Social Development Minister Carmel Sepuloni defends no increase to benefits in 'wellbeing' Budget

There will be no increase in benefits this year, despite the upcoming Budget's promised focus on 'wellbeing'.

Social Development Minister Carmel Sepuloni confirmed the bad news for beneficiaries on Newshub Nation on Saturday morning.

"In this Budget... we won't see an increase in benefits," she told host Simon Shepherd. "But I've given some pre-Budget announcements to say what we can do already. The rest, people will have to wait for the Budget...

"I can't promise what might or mightn't be in the Budget, but what I announced was not the entire Budget."

The Government on Friday said it would only be implementing three of the Welfare Working Group's 42 recommendations. Among the changes it's not committing to just yet are:

  • abolishing sanctions for refusing drug tests and breaching arrest warrants

  • further subsidising housing costs and introducing a rent-to-buy scheme

  • changing how beneficiaries who enter relationships are handled

  • increasing the child age at which solo parents are expected to return to work

  • increasing the Family Tax Credit.

The group also said benefits should go up considerably, in some cases up to 47 percent.

All three of the recommendations the Government adopted from the report were already promised before the 2017 election. Sepuloni said the rest may come in "phase two" of the welfare system overhaul sometime in the next three to five years.

"This is what we've been told needs to be done, this is what we can do now," she explained.

"We do need to remember there was that $5.5 billion investment through the families package, there's already been the service delivery and culture change work that's been undertaken since we got into Government - all of that sits within the report as well. So it's not just the three announcements I made yesterday."

Carmel Sepuloni on Newshub Nation.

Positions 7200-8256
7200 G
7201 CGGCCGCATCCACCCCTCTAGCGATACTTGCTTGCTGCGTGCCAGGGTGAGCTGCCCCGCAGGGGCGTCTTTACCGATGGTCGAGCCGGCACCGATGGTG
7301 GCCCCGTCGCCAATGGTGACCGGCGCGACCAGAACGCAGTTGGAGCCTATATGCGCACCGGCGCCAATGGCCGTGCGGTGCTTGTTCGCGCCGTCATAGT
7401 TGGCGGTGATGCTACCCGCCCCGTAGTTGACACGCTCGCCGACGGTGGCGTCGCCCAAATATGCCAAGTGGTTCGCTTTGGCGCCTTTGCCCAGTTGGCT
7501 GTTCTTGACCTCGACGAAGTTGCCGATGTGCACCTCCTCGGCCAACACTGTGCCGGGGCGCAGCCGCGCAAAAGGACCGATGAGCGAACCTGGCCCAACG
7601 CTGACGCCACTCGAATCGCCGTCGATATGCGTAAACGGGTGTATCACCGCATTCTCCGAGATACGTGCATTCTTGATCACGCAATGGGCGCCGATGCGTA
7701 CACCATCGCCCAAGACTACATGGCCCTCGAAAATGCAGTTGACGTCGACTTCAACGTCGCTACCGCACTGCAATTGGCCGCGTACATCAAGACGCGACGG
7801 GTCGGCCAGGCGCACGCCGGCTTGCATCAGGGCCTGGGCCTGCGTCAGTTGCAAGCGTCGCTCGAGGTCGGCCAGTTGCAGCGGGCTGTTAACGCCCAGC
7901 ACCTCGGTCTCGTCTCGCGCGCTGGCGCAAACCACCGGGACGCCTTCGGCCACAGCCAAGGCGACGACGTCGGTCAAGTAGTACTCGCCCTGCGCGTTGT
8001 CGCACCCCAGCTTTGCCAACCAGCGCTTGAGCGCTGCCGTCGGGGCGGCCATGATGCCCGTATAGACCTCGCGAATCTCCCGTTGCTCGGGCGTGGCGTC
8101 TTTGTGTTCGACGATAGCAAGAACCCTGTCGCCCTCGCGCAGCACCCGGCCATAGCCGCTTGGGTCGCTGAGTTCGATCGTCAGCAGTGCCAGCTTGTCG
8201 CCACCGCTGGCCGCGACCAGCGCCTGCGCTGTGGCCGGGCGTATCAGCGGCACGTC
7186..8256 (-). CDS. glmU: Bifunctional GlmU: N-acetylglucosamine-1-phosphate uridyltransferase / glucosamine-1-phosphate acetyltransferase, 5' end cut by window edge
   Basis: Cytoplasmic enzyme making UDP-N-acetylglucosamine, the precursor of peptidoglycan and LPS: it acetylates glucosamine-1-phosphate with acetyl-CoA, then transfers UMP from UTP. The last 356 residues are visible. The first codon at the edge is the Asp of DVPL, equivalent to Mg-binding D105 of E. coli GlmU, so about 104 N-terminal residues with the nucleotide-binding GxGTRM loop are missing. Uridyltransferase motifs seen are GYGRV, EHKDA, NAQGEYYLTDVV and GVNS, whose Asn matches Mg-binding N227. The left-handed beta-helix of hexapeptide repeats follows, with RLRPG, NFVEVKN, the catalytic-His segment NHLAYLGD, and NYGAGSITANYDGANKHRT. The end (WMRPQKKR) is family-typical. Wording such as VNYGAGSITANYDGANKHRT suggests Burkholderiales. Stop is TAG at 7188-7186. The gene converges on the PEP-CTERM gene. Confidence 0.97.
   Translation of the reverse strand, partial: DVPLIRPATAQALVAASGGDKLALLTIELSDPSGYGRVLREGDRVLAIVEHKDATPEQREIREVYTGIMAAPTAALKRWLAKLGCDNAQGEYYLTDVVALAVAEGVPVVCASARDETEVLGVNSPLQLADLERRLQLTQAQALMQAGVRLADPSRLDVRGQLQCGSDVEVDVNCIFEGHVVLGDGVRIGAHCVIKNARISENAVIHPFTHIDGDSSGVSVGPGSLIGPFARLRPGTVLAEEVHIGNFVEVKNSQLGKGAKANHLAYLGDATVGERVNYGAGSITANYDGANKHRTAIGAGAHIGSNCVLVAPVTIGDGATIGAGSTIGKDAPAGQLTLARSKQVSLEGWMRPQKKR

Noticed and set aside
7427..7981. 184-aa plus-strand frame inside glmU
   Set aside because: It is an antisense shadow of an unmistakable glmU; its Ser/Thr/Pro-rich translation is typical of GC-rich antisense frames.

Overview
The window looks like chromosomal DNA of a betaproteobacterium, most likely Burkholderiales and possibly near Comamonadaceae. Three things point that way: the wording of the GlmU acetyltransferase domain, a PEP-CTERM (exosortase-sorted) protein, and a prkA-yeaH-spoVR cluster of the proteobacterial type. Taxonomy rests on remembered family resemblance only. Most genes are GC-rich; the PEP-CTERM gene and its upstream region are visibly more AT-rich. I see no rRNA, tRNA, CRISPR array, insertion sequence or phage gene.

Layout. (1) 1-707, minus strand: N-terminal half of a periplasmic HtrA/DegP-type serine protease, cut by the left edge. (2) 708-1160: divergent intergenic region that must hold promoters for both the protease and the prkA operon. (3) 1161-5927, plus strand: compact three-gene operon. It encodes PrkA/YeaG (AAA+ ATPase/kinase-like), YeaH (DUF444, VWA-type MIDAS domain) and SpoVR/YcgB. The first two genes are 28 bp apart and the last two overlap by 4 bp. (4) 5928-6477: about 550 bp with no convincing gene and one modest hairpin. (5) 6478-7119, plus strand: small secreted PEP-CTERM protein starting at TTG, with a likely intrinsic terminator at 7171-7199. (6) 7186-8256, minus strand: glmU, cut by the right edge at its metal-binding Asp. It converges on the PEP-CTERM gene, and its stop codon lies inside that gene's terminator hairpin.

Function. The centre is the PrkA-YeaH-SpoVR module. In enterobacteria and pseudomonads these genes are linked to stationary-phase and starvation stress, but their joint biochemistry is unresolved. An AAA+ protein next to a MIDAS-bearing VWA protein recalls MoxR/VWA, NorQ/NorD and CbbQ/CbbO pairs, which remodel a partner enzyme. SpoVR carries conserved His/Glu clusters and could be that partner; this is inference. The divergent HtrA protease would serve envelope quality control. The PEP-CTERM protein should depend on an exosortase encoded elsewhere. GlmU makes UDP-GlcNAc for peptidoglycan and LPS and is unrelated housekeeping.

Carmel Sepuloni on Newshub Nation. Photo credit: Newshub Nation

She said changing some policies might have unintended consequences.

"The advisory group themselves said time constraints meant they didn't necessarily have time to ascertain whether or not any other interactions might result in unintended consequences, so that's our job... If you shift one thing, how does it impact on another? For instance, if you lift benefits, what's the impact on accommodation supplements, what's the impact on temporary assistance support, and do families end up being better off? All of those things have to be taken into consideration."

And the Government wanted to be sure any changes would stick.

"It wouldn't be transformational if we made changes that weren't enduring and could be turned over at any given time, or there were unintended consequences... that meant people weren't any better off."

Sanctions in limbo

Sepuloni defended her decision not to remove sanctions other than the one which punishes solo parents and their children for not naming the other biological parent.

She said Ministry of Social Development staff have been "proactive" in ensuring beneficiaries have been getting what they're entitled to.

"Since the beginning of April they've actually been proactively phoning to check that those women - predominantly women - are getting what they're eligible for... We have been able to find out they haven't always been getting what they're eligible for."

The working group singled out six other sanctions that should go, just like support partner Greens campaigned for. Sepuloni said time was needed to "ascertain which ones are excessive" before any decisions would be made.

Scrapping the naming sanction would benefit 24,000 children, Sepuloni said, increasing many solo parents' incomes by up to $34 a week.

Queues 'not common'

Sepuloni rejected claims that queues outside Work and Income offices were becoming a regular sight in areas like south Auckland.

A report by Newshub Nation's Mike Wesley-Smith aired before Sepuloni's interview showed a line of people waiting outside a Work and Income office.

"Queues like that are actually not a common occurrence," said Sepuloni.

"It happens when you've got a campaign... a call for action telling them to come out at that time. It is very seldom you see people lined up outside an MSD office from 5:30am.

"The demand and the need were there before we got into Government. The difference is now that actually we are actually addressing the needs and giving people what they're eligible for."

Newshub.

Contact Newshub with your story tips:
news@newshub.co.nz